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Roadmap to higher feed profits

Farmdesk Staff Member

In this article, we take you through a step-by-step plan that will help you make your own feed profit improvements. Every dairy farmer strives for high returns from their current operations. Working towards a higher feed profit is an important item to increase this return.

About a third of a dairy farm's milk yield is spent on feed costs, with a huge variation between the 25% best-performing farms and the 25% lower-performing farms. This probably won't be new, but it does point out the essence of optimizing your feed profit.

When you talk about optimizing your feed profits, on paper it's not that difficult. You are trying to increase your milk yields and reduce your feed costs. This results in a higher feed profit. However, in practice it is not as easy as it sounds on paper.

Optimization can be learned

If you want to get started optimizing your feed costs, in many ways you can easily do it yourself. You must dare to ask yourself critical questions and answer them honestly. You can make your operations throughout the year look as good as possible to the outside world, but accounting doesn't lie. Optimizing can be done, for example, by working with a step-by-step plan. This article will help you do just that.

Step 1: Take stock of where you are now

Map out where you are now: calculate what your current feed profit is. Do not calculate this feed profit over a single day, as this will not give you a realistic picture of your operations. For example, measure over the period of a month how much cost you are incurring and how many gallons have been returned in return. This will allow you to create a looking point at which you can start optimizing.

In Farmdesk you can very easily get a picture of these key figures in the economy module,see the graphs below. Namely, you get insight into your feed costs and your feed profit. A combination of costs and revenues. If you have insight into the current results, you can also start thinking about what goal you are going to set yourself and then make a plan to do better.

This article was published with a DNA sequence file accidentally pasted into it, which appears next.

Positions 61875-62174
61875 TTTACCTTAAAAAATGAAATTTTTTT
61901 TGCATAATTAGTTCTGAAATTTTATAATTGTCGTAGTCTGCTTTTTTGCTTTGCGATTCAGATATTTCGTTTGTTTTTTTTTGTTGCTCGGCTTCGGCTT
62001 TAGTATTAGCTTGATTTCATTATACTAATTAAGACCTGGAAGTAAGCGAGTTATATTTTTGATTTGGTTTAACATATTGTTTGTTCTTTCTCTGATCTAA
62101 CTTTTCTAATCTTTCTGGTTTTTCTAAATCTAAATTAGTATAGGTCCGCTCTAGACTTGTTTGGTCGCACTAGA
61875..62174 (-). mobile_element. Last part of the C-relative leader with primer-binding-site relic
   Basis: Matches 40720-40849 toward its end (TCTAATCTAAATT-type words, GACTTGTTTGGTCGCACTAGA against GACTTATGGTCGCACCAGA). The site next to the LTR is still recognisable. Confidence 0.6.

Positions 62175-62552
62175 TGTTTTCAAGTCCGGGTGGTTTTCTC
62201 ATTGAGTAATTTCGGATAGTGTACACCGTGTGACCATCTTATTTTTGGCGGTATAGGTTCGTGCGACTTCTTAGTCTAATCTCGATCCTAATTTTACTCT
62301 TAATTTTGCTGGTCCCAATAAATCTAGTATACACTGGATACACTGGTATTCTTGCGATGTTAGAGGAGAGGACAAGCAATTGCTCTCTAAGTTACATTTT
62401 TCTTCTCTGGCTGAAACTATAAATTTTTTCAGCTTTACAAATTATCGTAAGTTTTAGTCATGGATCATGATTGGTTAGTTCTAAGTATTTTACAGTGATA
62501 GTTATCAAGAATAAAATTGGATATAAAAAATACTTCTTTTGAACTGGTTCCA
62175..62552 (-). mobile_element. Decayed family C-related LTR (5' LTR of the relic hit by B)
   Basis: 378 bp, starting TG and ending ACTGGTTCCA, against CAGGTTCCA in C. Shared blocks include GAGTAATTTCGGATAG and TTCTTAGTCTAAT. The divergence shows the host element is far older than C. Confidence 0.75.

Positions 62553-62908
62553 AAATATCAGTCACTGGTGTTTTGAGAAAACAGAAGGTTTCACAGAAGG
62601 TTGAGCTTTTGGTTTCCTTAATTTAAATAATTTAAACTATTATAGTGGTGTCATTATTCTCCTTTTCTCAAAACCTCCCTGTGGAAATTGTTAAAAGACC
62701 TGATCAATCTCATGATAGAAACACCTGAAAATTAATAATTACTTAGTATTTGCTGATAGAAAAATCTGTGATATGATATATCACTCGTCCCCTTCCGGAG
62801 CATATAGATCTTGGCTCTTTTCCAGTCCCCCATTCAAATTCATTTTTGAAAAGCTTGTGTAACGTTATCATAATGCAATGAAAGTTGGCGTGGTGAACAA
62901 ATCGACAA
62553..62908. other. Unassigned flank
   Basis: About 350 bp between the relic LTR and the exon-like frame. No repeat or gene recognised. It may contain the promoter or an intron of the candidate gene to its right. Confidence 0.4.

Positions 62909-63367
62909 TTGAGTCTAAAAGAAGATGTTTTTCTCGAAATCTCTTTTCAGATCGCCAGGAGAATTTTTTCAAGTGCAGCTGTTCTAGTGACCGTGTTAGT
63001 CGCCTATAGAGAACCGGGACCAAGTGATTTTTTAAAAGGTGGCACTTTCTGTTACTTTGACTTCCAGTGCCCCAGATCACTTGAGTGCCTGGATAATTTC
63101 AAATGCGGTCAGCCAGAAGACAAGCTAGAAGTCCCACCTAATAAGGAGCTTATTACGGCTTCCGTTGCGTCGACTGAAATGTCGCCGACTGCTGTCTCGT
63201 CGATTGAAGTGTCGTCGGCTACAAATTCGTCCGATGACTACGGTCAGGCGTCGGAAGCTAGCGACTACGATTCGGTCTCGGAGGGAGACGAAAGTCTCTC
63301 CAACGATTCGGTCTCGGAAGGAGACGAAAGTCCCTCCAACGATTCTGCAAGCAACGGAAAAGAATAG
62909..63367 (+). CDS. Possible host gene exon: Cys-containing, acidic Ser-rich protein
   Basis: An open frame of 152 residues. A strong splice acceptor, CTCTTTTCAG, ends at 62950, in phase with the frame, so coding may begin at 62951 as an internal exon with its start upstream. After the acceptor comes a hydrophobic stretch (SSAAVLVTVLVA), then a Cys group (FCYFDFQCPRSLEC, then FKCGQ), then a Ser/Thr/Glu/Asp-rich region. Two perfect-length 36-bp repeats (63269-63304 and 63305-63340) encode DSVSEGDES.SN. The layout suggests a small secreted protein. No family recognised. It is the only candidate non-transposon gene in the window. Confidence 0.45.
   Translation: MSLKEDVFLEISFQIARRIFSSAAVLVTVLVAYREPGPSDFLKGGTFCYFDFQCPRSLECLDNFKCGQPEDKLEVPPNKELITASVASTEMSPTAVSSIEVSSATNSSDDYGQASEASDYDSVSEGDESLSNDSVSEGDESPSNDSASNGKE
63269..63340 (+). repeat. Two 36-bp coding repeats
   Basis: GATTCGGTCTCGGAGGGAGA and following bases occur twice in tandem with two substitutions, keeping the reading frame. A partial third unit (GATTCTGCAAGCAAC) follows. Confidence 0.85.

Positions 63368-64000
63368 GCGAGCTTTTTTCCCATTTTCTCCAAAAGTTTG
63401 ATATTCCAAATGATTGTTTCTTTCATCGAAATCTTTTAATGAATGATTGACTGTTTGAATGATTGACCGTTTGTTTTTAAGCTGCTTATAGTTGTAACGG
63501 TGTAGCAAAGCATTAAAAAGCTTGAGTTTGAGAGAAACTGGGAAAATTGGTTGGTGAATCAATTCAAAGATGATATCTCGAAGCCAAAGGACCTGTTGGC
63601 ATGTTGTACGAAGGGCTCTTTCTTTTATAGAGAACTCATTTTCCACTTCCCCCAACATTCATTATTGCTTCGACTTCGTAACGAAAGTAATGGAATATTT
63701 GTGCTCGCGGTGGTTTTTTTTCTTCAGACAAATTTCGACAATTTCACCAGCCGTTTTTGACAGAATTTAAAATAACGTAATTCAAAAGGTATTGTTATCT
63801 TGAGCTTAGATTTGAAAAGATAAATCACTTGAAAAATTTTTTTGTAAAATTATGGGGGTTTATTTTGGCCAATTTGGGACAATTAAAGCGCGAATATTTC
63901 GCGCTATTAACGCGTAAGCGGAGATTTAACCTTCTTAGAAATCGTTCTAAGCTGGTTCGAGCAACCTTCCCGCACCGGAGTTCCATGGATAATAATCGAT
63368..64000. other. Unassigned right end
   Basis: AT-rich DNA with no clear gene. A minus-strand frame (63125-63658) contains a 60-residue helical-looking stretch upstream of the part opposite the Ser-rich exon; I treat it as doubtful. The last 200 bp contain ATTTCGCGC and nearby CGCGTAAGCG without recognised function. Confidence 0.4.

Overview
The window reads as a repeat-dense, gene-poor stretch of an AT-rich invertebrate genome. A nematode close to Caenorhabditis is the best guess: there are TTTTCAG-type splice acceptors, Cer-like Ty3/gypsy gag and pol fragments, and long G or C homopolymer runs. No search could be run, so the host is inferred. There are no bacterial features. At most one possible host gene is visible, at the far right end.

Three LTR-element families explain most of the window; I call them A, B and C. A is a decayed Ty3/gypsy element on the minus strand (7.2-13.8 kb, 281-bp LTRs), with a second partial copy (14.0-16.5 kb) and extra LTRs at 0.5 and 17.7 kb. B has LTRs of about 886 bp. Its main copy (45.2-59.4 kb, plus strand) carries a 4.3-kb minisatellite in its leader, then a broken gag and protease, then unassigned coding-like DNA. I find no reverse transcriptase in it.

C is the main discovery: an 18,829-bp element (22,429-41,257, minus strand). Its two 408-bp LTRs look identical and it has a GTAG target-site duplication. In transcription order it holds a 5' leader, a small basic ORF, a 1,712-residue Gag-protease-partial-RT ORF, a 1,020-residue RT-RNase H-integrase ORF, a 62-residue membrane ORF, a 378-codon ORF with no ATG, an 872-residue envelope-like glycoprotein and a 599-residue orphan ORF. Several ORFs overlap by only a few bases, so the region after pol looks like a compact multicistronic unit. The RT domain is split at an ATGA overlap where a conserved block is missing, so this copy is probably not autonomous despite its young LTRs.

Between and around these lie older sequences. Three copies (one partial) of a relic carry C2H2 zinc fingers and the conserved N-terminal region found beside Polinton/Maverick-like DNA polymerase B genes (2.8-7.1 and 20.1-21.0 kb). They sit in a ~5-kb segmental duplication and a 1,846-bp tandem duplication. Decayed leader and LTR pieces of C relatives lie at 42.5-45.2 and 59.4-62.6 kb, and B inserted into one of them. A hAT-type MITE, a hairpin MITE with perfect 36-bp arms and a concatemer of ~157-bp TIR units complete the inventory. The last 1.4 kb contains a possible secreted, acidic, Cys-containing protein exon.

Step 2: Set clear and SMART goals

Make sure you formulate goals SMART. SMART stands for: Specific, Measurable, Acceptable, Realistic and Time-bound. The purpose of SMART is that you are specific. Words like "more and less" are out of the question in this regard. You need to be concrete and specific in order to set goals.

Formulating a goal as "more milk yield" or "a slightly higher feed profit" is not SMART. What is SMART is, for example, "I want to achieve an extra feed profit of 50 cents per 100 liters of measured milk within 6 months." In fact, this is quite specific and meets all the criteria of SMART.

Step 3: Create a plan that is measurable

Be able to formulate a goal? Then it's time to work out a good plan to achieve this goal. Gathering knowledge in advance will make it easier for you to formulate a plan. Invite a fellow dairy farmer to spar about what solutions are available, or sit down with a consultant to discuss your options. The fact remains that your goal comes first and your focus should be on that. It's okay to have several advisors look into your and your nutritionist's kitchen. After all, you will only get smarter by doing so. So many opinions and so many solutions you will hear.

Each has their own vision, but also brings solution approaches to achieve the goal of 50 cents per 100 liters. It's up to you to properly filter which solution can work. After talking with colleagues or advisors, clearly formulate which action points you will implement. This way you can monitor which actions you are going to implement and see if they are effective.

In Farmdesk you can also make your own forecast with expected kilograms of milk and corresponding feed costs. This will give you insight into what your ration is worth. Don't forget to consider other management factors such as housing, feed quality, climate and other conditions.

Step 4: Provide evaluation moments

After you've taken action on your business, it's time for evaluation. You're going to take stock. You can do this in the interim (important because you want to know where you stand), but definitely do it at the end of your set deadline. So in our story, after 6 months. After all, you have set a goal to increase your feed profit by 50 cents in 6 months. Now to take stock. Questions to ask yourself here are:

  • Have you achieved the goal?
  • If a mid-term review: Where are you on the way to your goal?
  • What actions made a difference?
  • What actions had a different effect?
  • What didn't work?
  • What will be the next steps?

Step 5: Make new plans to constantly improve

With improvement, you are never done. You can strive every day to get the best out of yourself and your farm. If you are through your first plan, make a new plan to focus even more sharply on your feed profit. Maybe you have a completely different theme you want to optimize, such as cultivation or management themes in the barn. If you work concretely, you will see that you are making progress. Don't sugarcoat your results, make them better!

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